CAMFED’s model, which has been thoroughly tested and refined, provides financial and social support for girls to attend and thrive in primary and secondary school. Post-school, CAMFED provides business training, finance, and support for young women to access higher education and employment opportunities, so that they can safely transition to a secure and fulfilling adulthood. Those joining the CAMFED Association commit to mentoring and supporting each other, as well as the next generation, as they grow into respected role models in their communities, working to secure every child’s right to go to school, and change the status quo for girls for good.

CAMFED’s Executive Director, Angeline Murimirwa, was one of the first young women to receive support from CAMFED to go to secondary school and is a founding member of the CAMFED Association. She now oversees the delivery of CAMFED’s mission, working closely with all CAMFED offices. Angeline understands from experience both the desire for education and the enormous hurdles girls face in securing their right to education.

We are thrilled to have this recognition at this critical moment. So much is at stake. Around the world we are faced with the question: ‘How do we navigate the impact of COVID and climate change without turning back the clock on women and girls?’ The Hilton Humanitarian Prize shines a bright light on our movement, rising from Africa. This Prize belongs to our communities, for rallying around the education and leadership of young women who know intimately what poverty and exclusion feel like, and what it takes for girls to succeed. Because when girls succeed, and women lead, we can tackle the world’s most intractable challenges together.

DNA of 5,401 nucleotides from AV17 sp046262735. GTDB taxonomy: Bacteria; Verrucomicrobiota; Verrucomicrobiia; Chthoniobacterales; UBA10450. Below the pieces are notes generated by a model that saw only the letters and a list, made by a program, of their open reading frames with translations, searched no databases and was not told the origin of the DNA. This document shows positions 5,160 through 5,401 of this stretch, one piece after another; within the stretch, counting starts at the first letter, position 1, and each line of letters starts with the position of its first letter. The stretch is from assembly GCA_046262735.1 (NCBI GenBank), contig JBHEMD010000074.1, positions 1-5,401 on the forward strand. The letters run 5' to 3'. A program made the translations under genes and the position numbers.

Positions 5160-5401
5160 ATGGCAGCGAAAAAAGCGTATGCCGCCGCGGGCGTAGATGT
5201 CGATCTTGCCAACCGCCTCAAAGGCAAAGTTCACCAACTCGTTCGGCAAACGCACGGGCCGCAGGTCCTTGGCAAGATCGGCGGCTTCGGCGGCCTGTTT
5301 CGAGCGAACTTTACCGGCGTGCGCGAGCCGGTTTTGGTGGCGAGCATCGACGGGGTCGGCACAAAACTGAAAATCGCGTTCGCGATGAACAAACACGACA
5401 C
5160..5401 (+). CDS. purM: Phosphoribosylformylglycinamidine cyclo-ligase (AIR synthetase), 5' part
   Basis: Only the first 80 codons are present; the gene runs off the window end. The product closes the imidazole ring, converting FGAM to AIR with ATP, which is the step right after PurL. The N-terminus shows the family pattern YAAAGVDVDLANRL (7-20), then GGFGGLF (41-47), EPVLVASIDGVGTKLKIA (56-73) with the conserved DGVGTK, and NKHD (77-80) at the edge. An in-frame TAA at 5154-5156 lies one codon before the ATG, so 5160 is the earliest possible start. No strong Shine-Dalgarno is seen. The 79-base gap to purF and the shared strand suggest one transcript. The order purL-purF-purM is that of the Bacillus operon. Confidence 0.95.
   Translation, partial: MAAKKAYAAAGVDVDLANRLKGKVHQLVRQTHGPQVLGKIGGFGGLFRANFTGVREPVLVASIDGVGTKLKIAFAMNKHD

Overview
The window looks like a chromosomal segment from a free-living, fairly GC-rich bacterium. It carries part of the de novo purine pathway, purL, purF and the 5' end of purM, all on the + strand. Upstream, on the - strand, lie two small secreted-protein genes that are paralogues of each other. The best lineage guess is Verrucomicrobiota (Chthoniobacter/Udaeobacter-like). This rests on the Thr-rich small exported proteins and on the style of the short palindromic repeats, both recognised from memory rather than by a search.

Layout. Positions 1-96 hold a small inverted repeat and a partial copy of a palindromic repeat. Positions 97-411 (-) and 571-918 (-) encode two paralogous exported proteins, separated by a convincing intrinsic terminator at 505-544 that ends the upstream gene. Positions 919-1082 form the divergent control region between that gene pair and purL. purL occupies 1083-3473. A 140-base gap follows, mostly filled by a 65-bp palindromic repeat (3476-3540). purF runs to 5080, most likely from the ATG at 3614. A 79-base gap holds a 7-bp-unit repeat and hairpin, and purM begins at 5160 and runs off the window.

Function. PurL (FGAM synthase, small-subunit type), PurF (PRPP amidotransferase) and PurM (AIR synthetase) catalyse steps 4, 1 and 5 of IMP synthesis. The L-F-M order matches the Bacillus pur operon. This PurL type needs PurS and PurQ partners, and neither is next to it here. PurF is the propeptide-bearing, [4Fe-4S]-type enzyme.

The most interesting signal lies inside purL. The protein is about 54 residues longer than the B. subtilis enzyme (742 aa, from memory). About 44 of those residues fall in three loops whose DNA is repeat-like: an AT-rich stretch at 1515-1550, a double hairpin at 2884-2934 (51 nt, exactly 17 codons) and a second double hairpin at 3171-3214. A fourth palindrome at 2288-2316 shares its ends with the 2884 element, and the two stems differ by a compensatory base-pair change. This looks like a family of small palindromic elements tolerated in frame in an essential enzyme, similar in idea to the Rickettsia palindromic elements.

Angeline Murimirwa, CAMFED Executive Director – Africa

Angeline confirmed that the $2.5 million Prize funds will be used to help grow the CAMFED Association to 280,000 action-oriented women leaders, who have the expertise, the passion, the commitment, the connections, and the democratic infrastructure for cascading knowledge and acting with agility in times of crisis. Their activism is at the core of CAMFED’s wider strategic goals: To support another 5 million girls through school; to help 50,000 young women to create climate-smart agricultural businesses; and to create 150,000 new jobs over the next five years.

In place of what has previously been an in-person Prize ceremony and symposium, this year, the Hilton Foundation will once again host a virtual Prize ceremony and an online conversation series in partnership with Devex under the theme “The Future of Humanitarian Action: The Power of Communities.” The Prize Ceremony will take place virtually on Wednesday, October 13, followed by the conversation series later in the fall.

Read the Devex Op Ed “Looking at girls’ education through a different lens” by CAMFED’s Co-Executives Angeline Murimirwa and Lucy Lake